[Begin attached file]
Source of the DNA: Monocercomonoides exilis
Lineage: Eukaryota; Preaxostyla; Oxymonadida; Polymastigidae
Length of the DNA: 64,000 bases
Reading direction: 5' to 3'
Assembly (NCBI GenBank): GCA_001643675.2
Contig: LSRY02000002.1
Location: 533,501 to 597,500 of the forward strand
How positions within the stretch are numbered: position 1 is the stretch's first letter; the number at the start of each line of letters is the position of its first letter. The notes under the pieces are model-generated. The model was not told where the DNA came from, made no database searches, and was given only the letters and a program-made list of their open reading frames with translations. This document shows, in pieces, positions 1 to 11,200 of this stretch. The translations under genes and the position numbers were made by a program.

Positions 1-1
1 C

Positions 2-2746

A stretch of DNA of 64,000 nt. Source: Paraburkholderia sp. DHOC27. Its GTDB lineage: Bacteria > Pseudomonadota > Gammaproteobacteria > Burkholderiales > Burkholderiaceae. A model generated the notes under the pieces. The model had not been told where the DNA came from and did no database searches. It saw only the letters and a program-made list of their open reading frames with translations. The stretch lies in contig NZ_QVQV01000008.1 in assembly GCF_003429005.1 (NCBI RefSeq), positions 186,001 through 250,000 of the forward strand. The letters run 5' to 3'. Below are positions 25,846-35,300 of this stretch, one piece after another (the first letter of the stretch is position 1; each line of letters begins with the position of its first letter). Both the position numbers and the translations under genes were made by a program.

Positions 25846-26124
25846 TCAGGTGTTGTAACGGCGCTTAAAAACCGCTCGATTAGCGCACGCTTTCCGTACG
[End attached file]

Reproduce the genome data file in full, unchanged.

Source of the DNA: Monocercomonoides exilis
Lineage: Eukaryota; Preaxostyla; Oxymonadida; Polymastigidae
Length of the DNA: 64,000 bases
Reading direction: 5' to 3'
Assembly (NCBI GenBank): GCA_001643675.2
Contig: LSRY02000002.1
Location: 533,501 to 597,500 of the forward strand
How positions within the stretch are numbered: position 1 is the stretch's first letter; the number at the start of each line of letters is the position of its first letter. The notes under the pieces are model-generated. The model was not told where the DNA came from, made no database searches, and was given only the letters and a program-made list of their open reading frames with translations. This document shows, in pieces, positions 1 to 11,200 of this stretch. The translations under genes and the position numbers were made by a program.

Positions 1-1
1 C

Positions 2-2746

A stretch of DNA of 64,000 nt. Source: Paraburkholderia sp. DHOC27. Its GTDB lineage: Bacteria > Pseudomonadota > Gammaproteobacteria > Burkholderiales > Burkholderiaceae. A model generated the notes under the pieces. The model had not been told where the DNA came from and did no database searches. It saw only the letters and a program-made list of their open reading frames with translations. The stretch lies in contig NZ_QVQV01000008.1 in assembly GCF_003429005.1 (NCBI RefSeq), positions 186,001 through 250,000 of the forward strand. The letters run 5' to 3'. Below are positions 25,846-35,300 of this stretch, one piece after another (the first letter of the stretch is position 1; each line of letters begins with the position of its first letter). Both the position numbers and the translations under genes were made by a program.

Positions 25846-26124
25846 TCAGGTGTTGTAACGGCGCTTAAAAACCGCTCGATTAGCGCACGCTTTCCGTACG